The eastern screech owl is a skilled concealer. They seamlessly blend into the bark of the trees where they prefer to perch and build their nest thanks to their grey or reddish-brown mottling. You may not even notice them until you get a glimpse of their glowing, brilliant yellow eyes.
They have a golden beak, noticeable ear tufts, and a black V between their eyes.
These owls hunt at night, which makes it extremely harder to observe them. The best course of action is to listen for their whiny trill call.
If you don’t like bird watching at night, take a closer look at the tree cavities as you stroll through their natural habitat. They can be seen while they snooze the day away.
- Scientific name: Strix varia
- Life span: up to 24 years in captivity
- Size: length of 16-25 inches, wingspan of 38-49 inches
- Weight: 1-2 lbs
- Origin: North America
The great horned owl and the barred owl are almost the same size, but the barred owl weighs significantly less. They have prominent bars all over their body and are a mottled brown and white color. On the rest of their bodies, the breasts’ bars are both vertical and horizontal.
These birds are not loud ones. While they often remain silent, sometimes you may hear them calling out throughout the day.
Barred owls like dense forests, whether they are in a marsh or high on a mountain. They are not seen in urban areas or on plains. They are widespread throughout the eastern US and as far north as Canada. The birds’ range has grown recently, and now the Pacific Northwest is home to colonies of them as well. they are non-migratory birds and settle in one location for all their lives. They will, however, travel great distances to hunt if they are unable to obtain food.
Northern Saw-Whet Owl
- Scientific name: Aegolius acadicus
- Life span: up to 7 years in the wild
- Size: length of 7-8 inches, wingspan of 16-18 inches
- Weight: 2.3-5.3 oz
- Origin: North America
The body of a northern saw-whet owl is mottled brown and white, and it is little, approximately the size of a robin. They have heart-shaped faces with large golden eyes and a little white V-mark between their eyes.
They are hard to spot, particularly because they hunt at night, but you may tell they are around if you hear their harsh cry. If you look closely, you may be able to see them since they build their nests in tree holes at around eye level during the day.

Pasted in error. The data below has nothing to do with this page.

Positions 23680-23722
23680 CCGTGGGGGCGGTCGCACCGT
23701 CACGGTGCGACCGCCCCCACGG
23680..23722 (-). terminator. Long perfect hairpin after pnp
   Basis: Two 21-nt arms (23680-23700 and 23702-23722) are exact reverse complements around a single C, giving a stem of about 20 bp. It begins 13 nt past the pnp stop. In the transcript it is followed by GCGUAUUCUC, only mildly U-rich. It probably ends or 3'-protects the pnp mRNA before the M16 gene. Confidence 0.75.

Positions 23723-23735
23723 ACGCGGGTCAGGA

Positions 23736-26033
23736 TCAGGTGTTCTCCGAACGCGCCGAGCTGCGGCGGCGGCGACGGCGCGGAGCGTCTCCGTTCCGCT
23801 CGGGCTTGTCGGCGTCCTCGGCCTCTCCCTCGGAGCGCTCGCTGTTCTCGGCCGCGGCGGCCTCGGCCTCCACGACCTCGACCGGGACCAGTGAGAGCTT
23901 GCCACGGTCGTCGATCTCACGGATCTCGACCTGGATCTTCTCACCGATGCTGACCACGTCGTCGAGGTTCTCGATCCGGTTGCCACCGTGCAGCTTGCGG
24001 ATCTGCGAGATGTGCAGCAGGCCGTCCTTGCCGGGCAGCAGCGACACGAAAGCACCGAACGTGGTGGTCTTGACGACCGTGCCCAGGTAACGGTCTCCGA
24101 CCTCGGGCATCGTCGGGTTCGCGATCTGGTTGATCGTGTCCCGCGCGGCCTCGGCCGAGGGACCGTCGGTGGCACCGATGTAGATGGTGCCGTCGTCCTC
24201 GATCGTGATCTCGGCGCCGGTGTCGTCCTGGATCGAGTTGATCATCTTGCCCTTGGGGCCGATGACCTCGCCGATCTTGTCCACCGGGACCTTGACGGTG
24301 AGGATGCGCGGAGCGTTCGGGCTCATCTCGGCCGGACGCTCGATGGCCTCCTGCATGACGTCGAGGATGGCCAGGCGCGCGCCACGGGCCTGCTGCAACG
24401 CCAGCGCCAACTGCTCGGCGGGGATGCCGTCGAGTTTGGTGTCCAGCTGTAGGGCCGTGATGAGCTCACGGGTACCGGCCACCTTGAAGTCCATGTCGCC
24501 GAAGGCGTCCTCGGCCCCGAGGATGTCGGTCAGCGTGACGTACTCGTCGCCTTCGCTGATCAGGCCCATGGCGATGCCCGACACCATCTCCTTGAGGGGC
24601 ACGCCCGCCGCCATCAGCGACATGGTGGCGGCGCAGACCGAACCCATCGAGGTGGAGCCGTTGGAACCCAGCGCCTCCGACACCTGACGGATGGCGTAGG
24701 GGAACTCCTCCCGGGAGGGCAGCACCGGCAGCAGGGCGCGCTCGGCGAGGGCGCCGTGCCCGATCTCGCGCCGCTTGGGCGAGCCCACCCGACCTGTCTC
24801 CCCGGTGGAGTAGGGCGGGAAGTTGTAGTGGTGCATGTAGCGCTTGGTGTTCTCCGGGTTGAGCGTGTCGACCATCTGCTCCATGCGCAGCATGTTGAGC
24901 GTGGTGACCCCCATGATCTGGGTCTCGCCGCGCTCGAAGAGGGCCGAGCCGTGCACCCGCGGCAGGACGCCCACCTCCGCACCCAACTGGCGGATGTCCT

Don’t search for them in open spaces or urban areas since they exclusively inhabit woods, especially old forests. They travel long distances for breeding and eat tiny rodents like shrews and mice. Moreover, They will also consume sparrows, waxwings, chickadees, and juncos.
They are found all throughout the United States, with small breeding populations in the South and widespread permanent populations in the North, including the Rocky Mountains and western Coastal ranges.
- Scientific name: Asio otus
- Life span: up to 10 years in the wild
- Size: length of 13-16 inches, wingspan of 35-39 inches
- Weight: 7-15 oz
- Origin: widespread across North America, Europe, and Asia.
The term “long-eared owl” comes from the extremely lengthy ear tufts on these birds. With hints of buff or orange, the tufts are mostly black and have two white lines between their bright eyes.
They have spotted and thin brown bodies. These nocturnal raptors forage on meadows or open spaces while nesting in trees.
Long-Eared Owls often make hoots, squeals, and barks that are easy to recognize. They can fly very long distances, although they typically only migrate at night. Birds that migrated from Canada to Mexico in a single year have been discovered by researchers.
- Scientific name: Asio flammeus
- Life span: up to 10 years in the wild
- Size: length of 13-17 inches, wingspan of 33-43 inches
- Weight: 7-16 oz
- Origin: North and South America, Europe, and Asia
You were correct to assume that these owls had little ear tufts. Owls have ear tufts that assist guide sound to their ears so they can hear prospective predators and engage in hunting. The ear tufts of short-eared owls are tiny and resemble little horns.